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信息和通信技术在学术上的研究

时间:2016-04-24 17:04来源:www.ukassignment.org 作者:留学生作业 点击:
Introduction介绍
 
信息技术与通信技术相结合,可以看作是一个组合词。随着技术的发展,这2个分离的部分开始与彼此紧密相连。信息技术是信息技术基础上的延伸。然而,与信息技术、通信技术是更具体的因为它强调通信和数字设备的集成,从而为用户提供了一个接近的机会,存储和传递信息(皇家社会,2012)。目前,随着信息和通信一体化,以及新的技术设备的崛起和减少的信息和通信技术设备的价格(赫尔曼,2008),信息和通信技术在今天的发展中起着重要的作用,在不同领域,如教育。毫无疑问,教育是国家发展的一个非常重要的方面,在每一个国家,特别是在发展中国家,作为合格的教育是一个国家的未来的综合基金会。因此,如何低成本的信息和通信技术设备已被用于教育和教育发展所造成的信息和通信技术以及解决问题的建议,将在以下几个部分讨论。Information and communication technology (ICT) firstly used since the 1980s by academic researchers and it became widely known after being utilised in a report to the U.K. government in 1997 and in the modified National Curriculum in England, Wales and North Ireland in 2000 (Murray, 2015). It can be regarded as a combination term with information technology and communication technology. With the development of technology, these two separated parts began to be linked with each other tightly. It is an extension on the basis of information technology. However, compared with informationtechnology, ICT is more specific since it puts emphasis on communication and the integration of digital devices, which provides a chance for users toapproach to, store and conveyinformation(The Royal Society, 2012). Nowadays, with the information and communication integration, as well as rising of new technology devices and decreasing of ICT devices price (Hermann, 2008), ICT plays a significant role in today’s development in different areas, such as education. There is no doubt that education is a highly crucial aspect for a country’s development which should be paid attention to in every state, especially in those developing countries as qualified education is consolidated foundation for a country’s future. Thus, how low cost ICT devices have been used in education and what impacts on education development caused by ICT as well as recommendations for tackling problems will be discussed in the following parts.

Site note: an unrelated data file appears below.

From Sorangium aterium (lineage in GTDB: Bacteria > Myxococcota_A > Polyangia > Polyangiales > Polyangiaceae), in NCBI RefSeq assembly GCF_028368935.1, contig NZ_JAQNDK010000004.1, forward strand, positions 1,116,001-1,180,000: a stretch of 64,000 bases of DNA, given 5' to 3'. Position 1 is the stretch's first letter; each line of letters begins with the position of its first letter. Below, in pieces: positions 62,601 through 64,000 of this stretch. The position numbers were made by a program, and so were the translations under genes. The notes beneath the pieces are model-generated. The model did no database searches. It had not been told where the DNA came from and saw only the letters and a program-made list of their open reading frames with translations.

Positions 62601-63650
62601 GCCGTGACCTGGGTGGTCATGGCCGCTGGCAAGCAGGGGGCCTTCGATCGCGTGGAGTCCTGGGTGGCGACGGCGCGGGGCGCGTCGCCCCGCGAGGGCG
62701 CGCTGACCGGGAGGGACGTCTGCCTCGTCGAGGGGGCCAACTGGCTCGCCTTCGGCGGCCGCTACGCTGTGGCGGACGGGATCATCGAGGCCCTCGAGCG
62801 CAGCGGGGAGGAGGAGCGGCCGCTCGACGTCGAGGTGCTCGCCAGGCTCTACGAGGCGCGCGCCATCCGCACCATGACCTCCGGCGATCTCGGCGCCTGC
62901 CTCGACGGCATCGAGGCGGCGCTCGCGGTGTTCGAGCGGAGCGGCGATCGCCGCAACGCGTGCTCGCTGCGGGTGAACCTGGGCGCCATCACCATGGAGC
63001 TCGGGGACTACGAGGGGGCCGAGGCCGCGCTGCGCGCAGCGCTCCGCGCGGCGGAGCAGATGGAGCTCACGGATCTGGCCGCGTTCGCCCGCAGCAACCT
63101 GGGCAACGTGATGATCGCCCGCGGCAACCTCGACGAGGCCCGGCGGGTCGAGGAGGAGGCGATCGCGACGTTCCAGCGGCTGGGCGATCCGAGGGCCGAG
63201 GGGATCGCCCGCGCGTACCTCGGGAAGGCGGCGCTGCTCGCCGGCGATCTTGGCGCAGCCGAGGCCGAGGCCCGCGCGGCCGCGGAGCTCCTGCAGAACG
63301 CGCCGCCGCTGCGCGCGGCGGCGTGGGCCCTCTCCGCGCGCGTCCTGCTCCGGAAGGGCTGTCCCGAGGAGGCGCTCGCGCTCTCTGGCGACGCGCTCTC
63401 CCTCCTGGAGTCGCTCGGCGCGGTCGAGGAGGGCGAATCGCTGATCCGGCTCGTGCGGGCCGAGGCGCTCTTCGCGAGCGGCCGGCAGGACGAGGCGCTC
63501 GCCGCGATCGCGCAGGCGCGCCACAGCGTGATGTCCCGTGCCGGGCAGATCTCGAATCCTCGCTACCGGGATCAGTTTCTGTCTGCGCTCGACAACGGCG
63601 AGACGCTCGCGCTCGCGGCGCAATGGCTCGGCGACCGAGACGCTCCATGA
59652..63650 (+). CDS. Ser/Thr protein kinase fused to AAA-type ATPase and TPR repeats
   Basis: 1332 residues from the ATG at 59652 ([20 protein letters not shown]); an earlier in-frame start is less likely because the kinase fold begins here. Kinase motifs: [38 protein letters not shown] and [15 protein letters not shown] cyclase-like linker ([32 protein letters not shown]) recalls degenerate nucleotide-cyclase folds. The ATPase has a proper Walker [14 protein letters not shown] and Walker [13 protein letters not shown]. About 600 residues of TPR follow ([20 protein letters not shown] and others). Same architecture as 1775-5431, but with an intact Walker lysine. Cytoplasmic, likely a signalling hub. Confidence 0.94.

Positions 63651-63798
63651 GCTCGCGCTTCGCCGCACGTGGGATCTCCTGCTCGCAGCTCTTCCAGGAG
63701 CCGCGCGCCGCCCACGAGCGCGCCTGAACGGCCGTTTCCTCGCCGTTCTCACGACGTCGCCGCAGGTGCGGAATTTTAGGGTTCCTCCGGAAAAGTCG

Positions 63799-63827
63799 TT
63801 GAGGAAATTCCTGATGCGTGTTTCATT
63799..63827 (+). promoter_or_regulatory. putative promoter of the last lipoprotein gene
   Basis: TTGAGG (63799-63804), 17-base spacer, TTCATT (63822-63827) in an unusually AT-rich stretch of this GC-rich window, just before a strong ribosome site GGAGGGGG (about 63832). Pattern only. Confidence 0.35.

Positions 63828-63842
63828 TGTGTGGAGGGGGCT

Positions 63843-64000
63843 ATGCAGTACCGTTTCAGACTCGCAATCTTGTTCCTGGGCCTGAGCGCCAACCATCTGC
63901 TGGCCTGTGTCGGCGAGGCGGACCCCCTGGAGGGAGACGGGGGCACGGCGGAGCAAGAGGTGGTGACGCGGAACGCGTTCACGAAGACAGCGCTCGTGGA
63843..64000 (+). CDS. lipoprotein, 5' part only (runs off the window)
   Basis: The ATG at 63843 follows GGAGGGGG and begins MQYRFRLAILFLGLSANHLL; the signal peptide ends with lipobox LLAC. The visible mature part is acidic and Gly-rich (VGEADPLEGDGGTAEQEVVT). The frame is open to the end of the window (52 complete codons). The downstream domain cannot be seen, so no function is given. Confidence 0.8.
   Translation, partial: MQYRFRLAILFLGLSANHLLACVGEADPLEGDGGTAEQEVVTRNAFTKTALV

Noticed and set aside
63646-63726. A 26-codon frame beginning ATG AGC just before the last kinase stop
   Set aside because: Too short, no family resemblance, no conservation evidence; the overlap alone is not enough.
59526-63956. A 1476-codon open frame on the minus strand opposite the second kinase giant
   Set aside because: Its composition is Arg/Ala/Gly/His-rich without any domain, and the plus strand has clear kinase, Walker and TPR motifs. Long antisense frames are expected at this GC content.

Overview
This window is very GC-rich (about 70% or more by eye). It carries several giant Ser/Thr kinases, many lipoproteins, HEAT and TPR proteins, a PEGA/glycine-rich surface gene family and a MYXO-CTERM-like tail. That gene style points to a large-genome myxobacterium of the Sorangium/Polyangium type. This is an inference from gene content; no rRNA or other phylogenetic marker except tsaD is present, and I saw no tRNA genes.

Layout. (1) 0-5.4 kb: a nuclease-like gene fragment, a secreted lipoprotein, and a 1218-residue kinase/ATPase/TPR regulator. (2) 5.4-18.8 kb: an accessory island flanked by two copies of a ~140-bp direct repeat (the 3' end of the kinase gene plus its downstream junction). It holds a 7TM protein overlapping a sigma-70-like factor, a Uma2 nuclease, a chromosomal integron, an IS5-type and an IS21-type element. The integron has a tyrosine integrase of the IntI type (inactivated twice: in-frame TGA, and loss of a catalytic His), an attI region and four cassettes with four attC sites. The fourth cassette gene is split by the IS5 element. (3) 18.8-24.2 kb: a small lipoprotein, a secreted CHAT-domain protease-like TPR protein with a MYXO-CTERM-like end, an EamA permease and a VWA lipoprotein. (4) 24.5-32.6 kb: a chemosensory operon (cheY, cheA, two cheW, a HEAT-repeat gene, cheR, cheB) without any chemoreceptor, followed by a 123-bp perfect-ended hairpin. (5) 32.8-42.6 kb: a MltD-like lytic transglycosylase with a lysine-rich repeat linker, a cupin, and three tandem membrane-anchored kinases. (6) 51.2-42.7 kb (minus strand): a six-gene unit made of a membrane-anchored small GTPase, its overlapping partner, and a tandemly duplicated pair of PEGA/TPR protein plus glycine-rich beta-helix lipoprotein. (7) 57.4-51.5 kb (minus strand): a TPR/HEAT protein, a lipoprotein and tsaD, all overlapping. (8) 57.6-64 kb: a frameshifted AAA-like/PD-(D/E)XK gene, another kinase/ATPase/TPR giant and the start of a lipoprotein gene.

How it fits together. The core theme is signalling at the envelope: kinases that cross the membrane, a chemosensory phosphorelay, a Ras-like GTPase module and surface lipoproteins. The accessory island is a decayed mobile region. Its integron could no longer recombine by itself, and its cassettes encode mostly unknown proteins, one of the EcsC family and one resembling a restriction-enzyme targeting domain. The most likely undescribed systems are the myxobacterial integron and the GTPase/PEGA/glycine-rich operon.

1. The reasons for utilizing low cost ICT devices ineducation 利用低成本教育技术手段的原因
 
1.1 Knowledge-based economy requires quality education First, it is reported that people has entered into a knowledge-based economy era. And such an era highly requires qualified education with information and communication technology which can be approached through broad. All things cannot be implemented without computers and the Internet (Warschaure, 2012). Since ICT has become popular in 2000, an increasing number of countries began investing in information and communication technology because they believe that ICT will improve and renew their younger generationeducation. Developed countries, such as the U.K., the U.S. and Canada, have introduced ICT to education area earlier than developing countries and even at present, they are tending to research new ICT with more and more new functions which can be used widely by learners (Hepp K. et.al, 2004). Developing countries are putting effort as well on combining ICT with national educations. However, poor financial condition and limited funds impose a restriction on education based on ICT. The main solution for these nations is to largely use low cost ICT devices. Low cost ICT devices are cheaper and they can satisfy the demands for the education development in impoverished areas.